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Acta Paediatr. 2010 Aug;99(8):1205-12. doi: 10.1111/j.1651-2227.2010.01776.x. Epub 2010 Feb 22.

Family stress and BMI in young children.

Author information

1
Department of Women's and Children's Health, Uppsala University, Uppsala, Sweden. christina.stenhammar@uppsala.se

Abstract

AIM:

The aim of this study was to investigate if family stress and parental attachment style are associated with body mass index (BMI) in young children, and identify possible explanations.

METHODS:

A cross-sectional survey with a two-stage design was used. Parents of 873 children participated. They completed a demographic questionnaire, the Swedish Parenthood Stress Questionnaire (SPSQ), the Relationship Questionnaire (RQ) and reported their children's television-viewing habits (as a marker of physical activity). Children's height, weight and BMI were obtained from a general population-based register, BASTA. Associations with over- and underweight in children were assessed using multiple logistic regression analysis.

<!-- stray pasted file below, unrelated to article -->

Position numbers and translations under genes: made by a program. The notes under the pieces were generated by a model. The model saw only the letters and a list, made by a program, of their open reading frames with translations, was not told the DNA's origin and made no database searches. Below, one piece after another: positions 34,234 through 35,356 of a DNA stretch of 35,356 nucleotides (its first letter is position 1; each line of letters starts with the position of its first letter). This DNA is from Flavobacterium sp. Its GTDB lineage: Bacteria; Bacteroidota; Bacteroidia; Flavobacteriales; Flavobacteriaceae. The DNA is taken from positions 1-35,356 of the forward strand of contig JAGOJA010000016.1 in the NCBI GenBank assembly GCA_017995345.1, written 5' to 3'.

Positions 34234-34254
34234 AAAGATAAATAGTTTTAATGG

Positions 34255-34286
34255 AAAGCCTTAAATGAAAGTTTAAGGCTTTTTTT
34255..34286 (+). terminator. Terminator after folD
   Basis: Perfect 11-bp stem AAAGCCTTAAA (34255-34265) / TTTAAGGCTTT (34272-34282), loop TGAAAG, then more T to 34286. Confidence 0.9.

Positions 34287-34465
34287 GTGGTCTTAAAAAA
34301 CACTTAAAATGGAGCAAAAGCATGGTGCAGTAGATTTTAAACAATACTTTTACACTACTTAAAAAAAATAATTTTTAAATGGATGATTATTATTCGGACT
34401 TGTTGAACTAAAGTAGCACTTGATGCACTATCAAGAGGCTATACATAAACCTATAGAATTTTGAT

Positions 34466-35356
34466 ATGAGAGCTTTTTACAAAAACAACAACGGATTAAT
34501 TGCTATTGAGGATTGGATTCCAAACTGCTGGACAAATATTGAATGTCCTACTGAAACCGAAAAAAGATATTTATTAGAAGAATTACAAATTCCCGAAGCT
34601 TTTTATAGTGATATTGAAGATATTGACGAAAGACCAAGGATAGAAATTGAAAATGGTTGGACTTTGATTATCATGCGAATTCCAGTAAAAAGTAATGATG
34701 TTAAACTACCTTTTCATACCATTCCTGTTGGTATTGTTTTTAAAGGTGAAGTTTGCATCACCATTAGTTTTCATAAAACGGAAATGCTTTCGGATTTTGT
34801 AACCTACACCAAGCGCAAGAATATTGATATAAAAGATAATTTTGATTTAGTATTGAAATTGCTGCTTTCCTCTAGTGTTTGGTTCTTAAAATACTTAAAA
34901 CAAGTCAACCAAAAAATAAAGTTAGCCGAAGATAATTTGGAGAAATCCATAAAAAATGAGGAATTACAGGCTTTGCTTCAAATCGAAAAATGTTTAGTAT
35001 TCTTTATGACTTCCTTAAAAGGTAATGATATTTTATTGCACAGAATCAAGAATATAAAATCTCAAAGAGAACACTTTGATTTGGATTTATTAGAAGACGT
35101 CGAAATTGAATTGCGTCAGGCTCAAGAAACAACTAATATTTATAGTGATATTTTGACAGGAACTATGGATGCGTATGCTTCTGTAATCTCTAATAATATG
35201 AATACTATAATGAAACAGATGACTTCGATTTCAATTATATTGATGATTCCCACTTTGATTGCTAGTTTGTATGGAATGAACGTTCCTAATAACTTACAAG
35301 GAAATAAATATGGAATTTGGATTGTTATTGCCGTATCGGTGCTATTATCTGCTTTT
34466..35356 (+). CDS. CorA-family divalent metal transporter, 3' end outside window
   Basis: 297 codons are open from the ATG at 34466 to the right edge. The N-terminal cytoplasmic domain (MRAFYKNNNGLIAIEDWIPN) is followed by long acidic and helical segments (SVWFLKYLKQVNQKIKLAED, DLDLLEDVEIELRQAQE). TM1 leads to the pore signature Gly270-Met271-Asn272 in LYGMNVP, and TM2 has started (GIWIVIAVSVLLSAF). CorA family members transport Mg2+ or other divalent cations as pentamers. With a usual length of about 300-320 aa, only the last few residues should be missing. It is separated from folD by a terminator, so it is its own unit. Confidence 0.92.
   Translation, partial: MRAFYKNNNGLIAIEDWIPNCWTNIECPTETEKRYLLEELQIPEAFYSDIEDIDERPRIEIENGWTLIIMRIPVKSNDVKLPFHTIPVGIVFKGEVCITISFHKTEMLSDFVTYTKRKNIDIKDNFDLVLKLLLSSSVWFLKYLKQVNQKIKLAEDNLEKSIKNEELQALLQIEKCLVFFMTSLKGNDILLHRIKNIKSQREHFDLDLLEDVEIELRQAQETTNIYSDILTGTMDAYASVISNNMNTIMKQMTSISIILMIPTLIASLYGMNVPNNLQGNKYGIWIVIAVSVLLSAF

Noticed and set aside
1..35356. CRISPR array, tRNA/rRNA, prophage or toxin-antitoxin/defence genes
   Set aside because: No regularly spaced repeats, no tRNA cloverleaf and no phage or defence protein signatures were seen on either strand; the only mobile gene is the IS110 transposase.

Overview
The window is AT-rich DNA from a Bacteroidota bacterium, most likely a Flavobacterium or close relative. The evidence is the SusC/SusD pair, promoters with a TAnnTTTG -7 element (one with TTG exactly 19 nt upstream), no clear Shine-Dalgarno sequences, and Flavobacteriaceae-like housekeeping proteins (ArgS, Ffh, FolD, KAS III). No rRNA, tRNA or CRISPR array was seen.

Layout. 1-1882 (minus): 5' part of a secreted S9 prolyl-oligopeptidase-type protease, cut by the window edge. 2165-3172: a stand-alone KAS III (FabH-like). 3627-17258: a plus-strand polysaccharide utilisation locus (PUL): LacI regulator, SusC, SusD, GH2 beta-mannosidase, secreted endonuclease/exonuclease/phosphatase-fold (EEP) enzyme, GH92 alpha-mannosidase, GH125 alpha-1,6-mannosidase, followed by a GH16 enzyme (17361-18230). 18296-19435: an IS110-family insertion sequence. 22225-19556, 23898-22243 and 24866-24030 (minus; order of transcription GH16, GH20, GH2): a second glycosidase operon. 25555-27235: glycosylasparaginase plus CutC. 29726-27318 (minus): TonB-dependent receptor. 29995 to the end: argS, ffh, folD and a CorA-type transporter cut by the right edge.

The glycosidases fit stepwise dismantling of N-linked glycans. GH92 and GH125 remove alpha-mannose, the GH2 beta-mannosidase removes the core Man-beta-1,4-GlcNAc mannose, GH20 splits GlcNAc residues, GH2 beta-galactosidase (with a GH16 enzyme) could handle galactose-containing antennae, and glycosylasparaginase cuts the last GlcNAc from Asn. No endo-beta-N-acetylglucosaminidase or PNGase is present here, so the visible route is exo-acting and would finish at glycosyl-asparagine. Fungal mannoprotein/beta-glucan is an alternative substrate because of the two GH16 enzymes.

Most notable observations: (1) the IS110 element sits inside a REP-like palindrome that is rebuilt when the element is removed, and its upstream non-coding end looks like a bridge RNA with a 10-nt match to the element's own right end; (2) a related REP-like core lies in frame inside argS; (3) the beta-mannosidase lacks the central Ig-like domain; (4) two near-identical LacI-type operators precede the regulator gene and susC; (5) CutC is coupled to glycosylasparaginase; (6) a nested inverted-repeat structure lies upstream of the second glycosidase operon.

RESULTS:

Family stress indicated by SPSQ-score was associated with suboptimal BMI. Maternal, but not paternal, SPSQ-stress score was statistically significantly associated with overweight and underweight, with adjusted odds ratios (and 95% confidence interval) of 4.61 (3.11-6.84; p < 0.001) and 3.08 (1.64-5.81; p < 0.001) respectively. Associations between childhood BMI and parental attachment style were identified, but were not independent of maternal SPSQ-score.

CONCLUSION:

Our findings support a role for family stress in development of both overweight and underweight among young children. This is likely to be attributed to behavioural mechanisms but a more direct metabolic influence of stress could also be involved.

[Indexed for MEDLINE]

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